From Tin Ears to Teens with Energy to Brassy Bells A very delicate complexity, indeed  

Sam Black

Roxie, Billy, and Velma at a moment of reckoning. Duluth Playhouse
Roxie, Billy, and Velma at a moment of reckoning. Duluth Playhouse
Strikepoint! all wet on Saturday night. Sam Black
Strikepoint! all wet on Saturday night. Sam Black

I’m pretty sure my delight with the new BBC movie, Florence Foster Jenkins, was more complex than others at the Zinema last Wednesday. The movie presented a triangle between Florence, her manager/husband St. Clair, and her young pianist, Cosme. For the most part we watch the interactions between St. Clair and his very nurturing manner - for 36 years - with this deluded singer. Back in 2007, at The Playground, I performed the role of Cosme in the Stephen Temperley play called Souvenir. Only Florence and Cosme are involved in Souvenir, and St. Clair is not even mentioned. Both of these pieces of drama are richly entertaining, but vastly different in the way they share the loveliness of the arts embraced by Florence throughout her entire life. I recommend both of them if you get the chance.

The intensive world of teens, plus Chicago

Most of us are certainly aware how intense the teen experience can be, first-hand and parentally. I could hardly believe the non-stop energy pouring from every one of the twenty cast members in the youthful production of the musical Chicago at The Duluth Playhouse this past weekend. From the splash of the opening “All That Jazz”, to the hypnotizing “Hot Honey Rag” more than two hours later, the Playhouse vibrated without ceasing.
Four young actors are on stage most of the time and seem to have energy to spare. Meghan Jarecki (as Velma Kelly) and Kelly Killorin (as Roxie Hart) take turns driving the story of justice and injustice forward. Meanwhile, Jacqline Wright (as Mama Morton) keeps pumping more and more competitive energy into both of them, trying to make some monetary sense out of the prison scene.
By walking a tight-rope and keeping his cool, Noah Cornwell (as lawyer Billy Flynn) can only wink at the others as he croons “All I Care About is Love.” At the other end of the spectrum is the loser, Corey Reilly (as Amos Hart), who truly plays “Mr. Cellophane” as if he believed it more than anyone else in the room.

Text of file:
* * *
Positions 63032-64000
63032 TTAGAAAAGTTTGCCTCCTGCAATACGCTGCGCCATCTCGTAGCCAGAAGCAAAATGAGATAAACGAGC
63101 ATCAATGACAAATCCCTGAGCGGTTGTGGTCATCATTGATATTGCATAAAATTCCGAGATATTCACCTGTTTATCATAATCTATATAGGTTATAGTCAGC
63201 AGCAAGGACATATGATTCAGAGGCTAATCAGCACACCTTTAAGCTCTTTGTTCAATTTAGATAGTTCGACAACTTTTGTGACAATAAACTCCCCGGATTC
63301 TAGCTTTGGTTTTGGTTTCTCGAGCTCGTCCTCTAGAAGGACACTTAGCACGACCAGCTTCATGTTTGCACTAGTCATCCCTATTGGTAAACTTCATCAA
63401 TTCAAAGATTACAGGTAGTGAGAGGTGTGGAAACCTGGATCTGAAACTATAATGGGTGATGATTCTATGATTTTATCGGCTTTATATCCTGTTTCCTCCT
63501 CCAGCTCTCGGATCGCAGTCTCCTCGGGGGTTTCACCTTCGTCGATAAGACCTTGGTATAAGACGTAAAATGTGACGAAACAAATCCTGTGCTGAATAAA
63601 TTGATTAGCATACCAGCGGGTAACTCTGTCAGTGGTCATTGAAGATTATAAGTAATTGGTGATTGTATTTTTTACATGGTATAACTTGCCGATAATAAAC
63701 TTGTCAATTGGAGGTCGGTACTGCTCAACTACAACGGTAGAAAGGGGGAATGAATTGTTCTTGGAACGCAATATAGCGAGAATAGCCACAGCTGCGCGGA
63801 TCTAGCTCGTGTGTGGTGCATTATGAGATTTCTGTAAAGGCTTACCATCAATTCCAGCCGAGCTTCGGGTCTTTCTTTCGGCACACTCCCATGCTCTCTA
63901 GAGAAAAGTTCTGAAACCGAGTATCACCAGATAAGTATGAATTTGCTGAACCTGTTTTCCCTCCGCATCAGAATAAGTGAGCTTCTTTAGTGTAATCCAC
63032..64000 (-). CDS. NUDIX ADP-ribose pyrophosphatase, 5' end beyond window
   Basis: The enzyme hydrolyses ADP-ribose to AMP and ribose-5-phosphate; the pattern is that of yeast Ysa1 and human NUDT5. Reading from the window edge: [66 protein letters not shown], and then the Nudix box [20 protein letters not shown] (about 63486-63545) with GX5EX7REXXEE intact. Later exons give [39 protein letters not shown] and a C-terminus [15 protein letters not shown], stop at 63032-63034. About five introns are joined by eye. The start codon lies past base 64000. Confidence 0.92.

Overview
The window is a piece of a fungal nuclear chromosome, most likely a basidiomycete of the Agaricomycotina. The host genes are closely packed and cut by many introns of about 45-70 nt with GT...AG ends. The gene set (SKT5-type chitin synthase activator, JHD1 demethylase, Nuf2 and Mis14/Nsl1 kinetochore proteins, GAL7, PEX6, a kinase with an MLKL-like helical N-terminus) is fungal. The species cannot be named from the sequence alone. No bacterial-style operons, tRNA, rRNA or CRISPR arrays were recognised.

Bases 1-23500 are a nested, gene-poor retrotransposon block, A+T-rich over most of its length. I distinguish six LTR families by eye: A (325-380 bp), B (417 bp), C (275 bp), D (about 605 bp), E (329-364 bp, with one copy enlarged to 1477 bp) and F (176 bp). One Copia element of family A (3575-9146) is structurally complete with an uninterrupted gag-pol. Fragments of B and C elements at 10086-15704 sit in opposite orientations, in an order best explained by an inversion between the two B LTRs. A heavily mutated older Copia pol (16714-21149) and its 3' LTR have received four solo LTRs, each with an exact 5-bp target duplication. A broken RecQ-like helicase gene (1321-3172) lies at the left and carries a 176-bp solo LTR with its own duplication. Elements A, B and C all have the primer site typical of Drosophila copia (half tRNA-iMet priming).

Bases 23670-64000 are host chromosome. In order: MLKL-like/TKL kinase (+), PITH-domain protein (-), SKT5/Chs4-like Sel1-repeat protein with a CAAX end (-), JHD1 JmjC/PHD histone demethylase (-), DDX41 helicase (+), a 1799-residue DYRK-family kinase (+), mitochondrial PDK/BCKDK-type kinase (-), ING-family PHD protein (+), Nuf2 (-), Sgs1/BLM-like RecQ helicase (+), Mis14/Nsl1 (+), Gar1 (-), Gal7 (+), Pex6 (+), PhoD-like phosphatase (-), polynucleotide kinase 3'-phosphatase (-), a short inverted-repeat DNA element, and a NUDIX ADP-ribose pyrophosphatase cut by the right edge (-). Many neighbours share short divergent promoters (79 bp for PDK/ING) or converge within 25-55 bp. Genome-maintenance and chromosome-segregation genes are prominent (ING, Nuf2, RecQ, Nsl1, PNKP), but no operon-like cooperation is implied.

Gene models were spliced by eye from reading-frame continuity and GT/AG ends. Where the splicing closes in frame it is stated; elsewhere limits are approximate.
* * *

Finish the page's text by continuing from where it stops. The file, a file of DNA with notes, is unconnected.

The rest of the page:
Surprisingly, the on-stage combo, led by pianist Patrick Colvin, was never over-bearing. The wide variety of ballads and rowdy songs allowed the mood in the house to change from drama to humor instantly. Choreographer (and first time Director) Paige Kohler should be very satisfied with her work. The precision of the dancing, and the rapid-fire timing of lines was superbly pulled off by this coming generation of musical performers. The curtain has closed, but the energy is still in the air.

On the Sweden road and back with Strikepoint!

This year, the versatile handbell ensemble from First United Methodist Church spent a week or more around our sister city of Växjö, in south central Sweden. All eleven ringers, included director Bill Alexander, were in great form for their homecoming concert this past Saturday, as they shared thirteen different numbers, ranging from very peaceful to downright bombastic. The very smooth melodies of “Golgotha”, by William Gross, was a richly mellow, reflective piece. Meanwhile, pieces with titles like “Velocity”, “Exultate”, and “El Capitan”, were as throbbing as you might expect. All eleven ringers stay constantly busy, even while donning goggles, blowing bubbles, and dancing through “Under the Sea”, a Strikepoint! staple for many years.

Once again, enthusiasm reigns this August, whether at The Playhouse or at The Coppertop Church. While the nine Tall Ships cruised around Duluth Harbor, the arts scene was definitely throbbing all this past week. I hope you got happily wrapped up in some of the creative energy.